Playing With the Well of Observation – Part III

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One of the questions I have been asking myself is what the difference is between noticing and observing. In numerous resources, the two words show up as synonyms; however, as I dipped a little bit into what difference there might be, my intuition that observation takes me deeper into what I notice felt affirmed.


I notice hundreds of things during a day, many over a few minutes.

Sitting here typing, I notice the sound of the keys.

I notice while typing (thanks to a fabulous typing teacher in high school who made us type endlessly without looking at the keys) that people are out walking, and that the street in front of this house has mostly cars and very few trucks.

I notice my joyful feeling about that, given that the street I lived on before this was a constant stream of traffic and included 18-wheelers.

I also notice it is never crowded at this time of day since schools up the street are closed for vacation.

I notice that the lawn is burned and dry, in much need of rain.

I notice it is a cloudy day and a sensation of coolness coming through the open window.

I notice the sounds of my cat racing around the house.


I notice how many things I notice while focusing on the well of observation, musing about what moves me from noticing to observing…spending more time and intention with what I notice.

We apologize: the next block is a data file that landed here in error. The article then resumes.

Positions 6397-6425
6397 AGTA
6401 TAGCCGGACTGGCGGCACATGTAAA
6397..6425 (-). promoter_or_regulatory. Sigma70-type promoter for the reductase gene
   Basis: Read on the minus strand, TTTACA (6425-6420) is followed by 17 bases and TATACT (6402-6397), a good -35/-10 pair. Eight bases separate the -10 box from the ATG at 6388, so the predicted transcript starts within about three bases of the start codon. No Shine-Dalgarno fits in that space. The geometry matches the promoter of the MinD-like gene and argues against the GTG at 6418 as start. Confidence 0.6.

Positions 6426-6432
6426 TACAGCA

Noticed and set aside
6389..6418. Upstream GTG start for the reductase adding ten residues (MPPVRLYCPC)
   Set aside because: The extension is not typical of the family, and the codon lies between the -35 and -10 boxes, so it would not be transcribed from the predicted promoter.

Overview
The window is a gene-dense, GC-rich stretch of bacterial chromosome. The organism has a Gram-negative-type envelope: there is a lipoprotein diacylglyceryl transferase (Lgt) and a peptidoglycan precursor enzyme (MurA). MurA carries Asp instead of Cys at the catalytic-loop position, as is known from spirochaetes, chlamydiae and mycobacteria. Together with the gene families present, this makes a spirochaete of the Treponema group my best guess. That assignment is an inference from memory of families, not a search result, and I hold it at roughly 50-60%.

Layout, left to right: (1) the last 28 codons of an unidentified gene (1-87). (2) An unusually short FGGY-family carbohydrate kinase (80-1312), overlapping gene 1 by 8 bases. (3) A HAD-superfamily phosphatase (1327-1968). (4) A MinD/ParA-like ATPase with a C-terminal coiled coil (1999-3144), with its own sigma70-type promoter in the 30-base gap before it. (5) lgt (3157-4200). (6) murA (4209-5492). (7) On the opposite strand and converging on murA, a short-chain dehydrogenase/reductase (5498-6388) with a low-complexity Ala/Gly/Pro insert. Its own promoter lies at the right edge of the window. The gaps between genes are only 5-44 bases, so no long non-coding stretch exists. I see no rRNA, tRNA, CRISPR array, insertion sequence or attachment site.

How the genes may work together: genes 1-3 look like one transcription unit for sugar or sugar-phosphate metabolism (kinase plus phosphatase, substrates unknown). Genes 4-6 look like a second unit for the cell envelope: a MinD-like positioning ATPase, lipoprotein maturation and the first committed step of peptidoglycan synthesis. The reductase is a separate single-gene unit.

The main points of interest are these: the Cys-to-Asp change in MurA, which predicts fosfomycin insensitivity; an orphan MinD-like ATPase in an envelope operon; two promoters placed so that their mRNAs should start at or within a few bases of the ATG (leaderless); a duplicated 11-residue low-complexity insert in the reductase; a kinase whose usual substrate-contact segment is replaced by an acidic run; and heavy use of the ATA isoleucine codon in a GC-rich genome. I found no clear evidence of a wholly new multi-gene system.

An example.

I notice that each morning, no matter what the temperature or humidity, there are those who are committed to walking.

As I observe them over a sequence of days, I find myself admiring their commitment and ask myself whether I want to join the morning walkers. I prefer afternoons or early evening but the heat has been such that the later hours are much too hot.

I begin to think about whether I am willing to change my morning rituals for the sake of my physical wellbeing.

In observation, what we notice takes up residence for further exploration, perhaps leading to insight, discernment, learning and changing a course of action.

When observing, we add time, thought and extended presence to the seeing.

Noticing generally moves from thing to thing, moment-to-moment, fleeting and most of the time, with no further need to pursue. It is inconsequential.

For example, I just noticed a delivery truck turn down the street perpendicular to the street on which I live. I have no need or desire to observe anything about that.


On the other hand, the crows have captured my observation.

Ah, perhaps that is something to note…observation is when noticing captures our attention, captures us and holds us. It can be unexpected, even as other times of observation are chosen with clear intention.

The crows captured my observation over a year ago when I had the joy of observing a nest, watching the whole process from chicks hatching through the weeks of care before they flew. I was held to my observation in joy, delight and anticipation of seeing the chicks as they began to explore beyond the nest.

Observation of the crows led me to researching their habits and lasted over a period of several weeks. I learned that the chicks move to what’s called fledglings and then to juvenile crows. The juvenile crows stay with their parents anywhere from weeks to years and rarely return to the same nest.